So, to make sense of all this, most of the people listed would have held cabinet positions in a Hillary Clinton presidency. If the Interpreter is a project of RFE/RL then the decision to go ahead with PropOrNot would have to go across their desk. That would include, possibly, then Secretary of State, John Kerry.

The unasked question of why would a U.S. Government Agency do this needs to be addressed. All the people listed above were actively working for Clinton to get her elected and throw Donald Trump’s campaign off the rails.

After the election, they were going to take care of Clinton’s “deplorables” by dissecting alternative media. I wrote about this before the election and I warned several major new sites what they could expect. I was right on the money. After she lost, it was already in motion. The deplorable media didn’t fall into a particular political pattern other than they did not promote Hillary Clinton.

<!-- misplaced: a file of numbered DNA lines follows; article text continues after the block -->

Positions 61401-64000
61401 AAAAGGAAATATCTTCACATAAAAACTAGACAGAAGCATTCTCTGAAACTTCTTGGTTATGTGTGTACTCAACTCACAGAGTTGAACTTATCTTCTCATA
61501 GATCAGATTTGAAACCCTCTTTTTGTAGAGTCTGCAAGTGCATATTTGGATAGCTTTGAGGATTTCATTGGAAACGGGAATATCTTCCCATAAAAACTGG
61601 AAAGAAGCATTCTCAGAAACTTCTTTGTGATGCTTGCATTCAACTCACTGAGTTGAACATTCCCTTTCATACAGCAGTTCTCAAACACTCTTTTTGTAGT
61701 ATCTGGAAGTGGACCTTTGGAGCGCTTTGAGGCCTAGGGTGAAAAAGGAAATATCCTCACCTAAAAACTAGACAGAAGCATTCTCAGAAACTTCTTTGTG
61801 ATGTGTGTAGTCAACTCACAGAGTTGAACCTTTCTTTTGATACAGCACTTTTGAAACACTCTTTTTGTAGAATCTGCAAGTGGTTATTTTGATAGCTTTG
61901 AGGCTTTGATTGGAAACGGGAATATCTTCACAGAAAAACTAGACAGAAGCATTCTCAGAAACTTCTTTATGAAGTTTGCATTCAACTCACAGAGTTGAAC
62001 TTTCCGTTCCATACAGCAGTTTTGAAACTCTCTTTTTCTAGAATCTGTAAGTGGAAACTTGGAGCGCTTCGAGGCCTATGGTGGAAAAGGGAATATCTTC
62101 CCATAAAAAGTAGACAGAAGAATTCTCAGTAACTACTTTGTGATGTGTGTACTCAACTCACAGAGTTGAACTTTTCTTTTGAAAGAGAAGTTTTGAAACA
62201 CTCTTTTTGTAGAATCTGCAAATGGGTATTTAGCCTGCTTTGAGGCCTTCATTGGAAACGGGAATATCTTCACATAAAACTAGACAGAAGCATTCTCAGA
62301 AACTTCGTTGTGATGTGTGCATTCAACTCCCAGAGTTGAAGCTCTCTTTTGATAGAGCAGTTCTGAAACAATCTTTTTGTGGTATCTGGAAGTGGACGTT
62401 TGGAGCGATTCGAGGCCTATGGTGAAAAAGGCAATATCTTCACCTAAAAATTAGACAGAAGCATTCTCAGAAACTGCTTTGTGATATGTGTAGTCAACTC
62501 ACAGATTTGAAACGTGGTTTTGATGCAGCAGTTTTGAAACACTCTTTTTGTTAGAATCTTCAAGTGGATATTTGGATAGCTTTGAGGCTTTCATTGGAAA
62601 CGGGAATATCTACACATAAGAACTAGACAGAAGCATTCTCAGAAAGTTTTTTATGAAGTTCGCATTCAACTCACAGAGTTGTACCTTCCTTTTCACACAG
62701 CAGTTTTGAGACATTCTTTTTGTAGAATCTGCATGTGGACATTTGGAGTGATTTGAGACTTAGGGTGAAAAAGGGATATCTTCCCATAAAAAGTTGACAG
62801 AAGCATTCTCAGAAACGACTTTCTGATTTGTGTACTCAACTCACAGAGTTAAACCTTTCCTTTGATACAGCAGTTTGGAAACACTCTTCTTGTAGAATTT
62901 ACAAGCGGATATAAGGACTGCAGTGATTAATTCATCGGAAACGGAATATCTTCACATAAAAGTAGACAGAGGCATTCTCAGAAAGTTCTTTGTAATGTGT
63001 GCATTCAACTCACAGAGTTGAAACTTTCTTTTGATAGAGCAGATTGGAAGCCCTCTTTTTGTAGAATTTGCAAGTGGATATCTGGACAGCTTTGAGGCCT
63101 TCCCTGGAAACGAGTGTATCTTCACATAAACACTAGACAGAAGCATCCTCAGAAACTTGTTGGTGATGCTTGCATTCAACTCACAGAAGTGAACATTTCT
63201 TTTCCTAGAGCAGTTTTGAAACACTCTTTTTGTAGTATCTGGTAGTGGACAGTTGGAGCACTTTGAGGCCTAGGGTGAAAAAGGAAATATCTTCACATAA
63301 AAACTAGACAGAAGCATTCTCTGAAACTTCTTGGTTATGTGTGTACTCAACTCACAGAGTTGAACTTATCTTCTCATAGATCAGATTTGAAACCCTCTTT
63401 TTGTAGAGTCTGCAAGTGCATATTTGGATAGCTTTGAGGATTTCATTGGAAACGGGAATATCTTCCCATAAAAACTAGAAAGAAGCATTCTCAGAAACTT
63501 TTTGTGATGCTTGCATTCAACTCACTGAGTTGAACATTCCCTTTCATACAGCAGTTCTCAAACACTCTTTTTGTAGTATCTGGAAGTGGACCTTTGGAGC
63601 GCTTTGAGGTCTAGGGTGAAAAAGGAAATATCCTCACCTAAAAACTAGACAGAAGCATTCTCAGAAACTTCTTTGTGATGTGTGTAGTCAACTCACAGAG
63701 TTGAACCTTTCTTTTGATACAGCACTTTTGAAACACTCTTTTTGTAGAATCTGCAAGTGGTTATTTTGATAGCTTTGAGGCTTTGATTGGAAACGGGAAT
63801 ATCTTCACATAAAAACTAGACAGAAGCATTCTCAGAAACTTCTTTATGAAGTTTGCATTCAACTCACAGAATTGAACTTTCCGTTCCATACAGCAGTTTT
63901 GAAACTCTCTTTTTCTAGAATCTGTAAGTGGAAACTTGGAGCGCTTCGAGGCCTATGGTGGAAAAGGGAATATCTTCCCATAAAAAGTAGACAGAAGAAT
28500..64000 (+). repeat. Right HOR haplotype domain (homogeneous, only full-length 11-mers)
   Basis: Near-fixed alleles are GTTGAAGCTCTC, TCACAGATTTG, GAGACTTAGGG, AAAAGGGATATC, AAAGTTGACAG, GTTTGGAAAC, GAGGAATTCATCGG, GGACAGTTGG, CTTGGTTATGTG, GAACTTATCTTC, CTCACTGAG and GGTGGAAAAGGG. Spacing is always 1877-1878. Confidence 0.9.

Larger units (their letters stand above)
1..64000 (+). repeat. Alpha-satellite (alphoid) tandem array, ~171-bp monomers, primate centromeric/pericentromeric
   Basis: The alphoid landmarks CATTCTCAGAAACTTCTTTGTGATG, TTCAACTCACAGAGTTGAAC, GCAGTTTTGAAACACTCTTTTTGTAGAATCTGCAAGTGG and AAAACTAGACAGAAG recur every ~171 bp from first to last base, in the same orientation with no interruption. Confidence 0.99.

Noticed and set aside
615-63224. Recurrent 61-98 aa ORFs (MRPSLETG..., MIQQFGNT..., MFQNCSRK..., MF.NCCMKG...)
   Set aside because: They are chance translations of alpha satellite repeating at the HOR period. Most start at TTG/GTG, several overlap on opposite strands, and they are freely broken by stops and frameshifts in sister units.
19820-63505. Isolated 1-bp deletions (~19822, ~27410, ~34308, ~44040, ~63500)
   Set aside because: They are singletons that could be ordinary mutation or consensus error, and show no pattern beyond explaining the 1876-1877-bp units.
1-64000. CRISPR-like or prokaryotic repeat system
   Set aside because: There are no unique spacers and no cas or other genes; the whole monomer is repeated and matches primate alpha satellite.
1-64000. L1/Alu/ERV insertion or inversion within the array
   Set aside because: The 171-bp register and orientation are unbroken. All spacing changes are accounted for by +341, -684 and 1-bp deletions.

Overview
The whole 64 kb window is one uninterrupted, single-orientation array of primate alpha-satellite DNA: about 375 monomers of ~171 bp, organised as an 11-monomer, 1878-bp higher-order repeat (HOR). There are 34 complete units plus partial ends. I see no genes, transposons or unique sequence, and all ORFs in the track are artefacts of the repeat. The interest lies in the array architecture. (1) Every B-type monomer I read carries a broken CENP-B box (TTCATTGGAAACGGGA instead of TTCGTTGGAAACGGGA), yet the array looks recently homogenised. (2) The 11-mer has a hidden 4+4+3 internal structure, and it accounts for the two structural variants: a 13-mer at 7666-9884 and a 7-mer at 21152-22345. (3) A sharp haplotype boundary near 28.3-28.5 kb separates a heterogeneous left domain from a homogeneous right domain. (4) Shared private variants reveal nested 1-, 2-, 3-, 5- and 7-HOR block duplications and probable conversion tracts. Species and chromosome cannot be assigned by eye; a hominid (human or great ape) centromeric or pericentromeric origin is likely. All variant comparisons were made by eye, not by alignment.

The purpose of PropOrNot has been to trick people into demanding that freedom of speech be rolled back. This was/is to be done by destroying fact-based media. If you read further, the entire plan is laid out starting from 2015 when it started coming together.

These people want reality shaped on what the perceived majority (louder) group believes to be true, regardless of what the facts are. Perception based reality is only a Facebook like away from killing one person or elevating another to hero status regardless of what they have done.

That little statement about the free speech rally says it all. It’s something that would hardly be noticed unless you were looking for it because it is part of the metadata.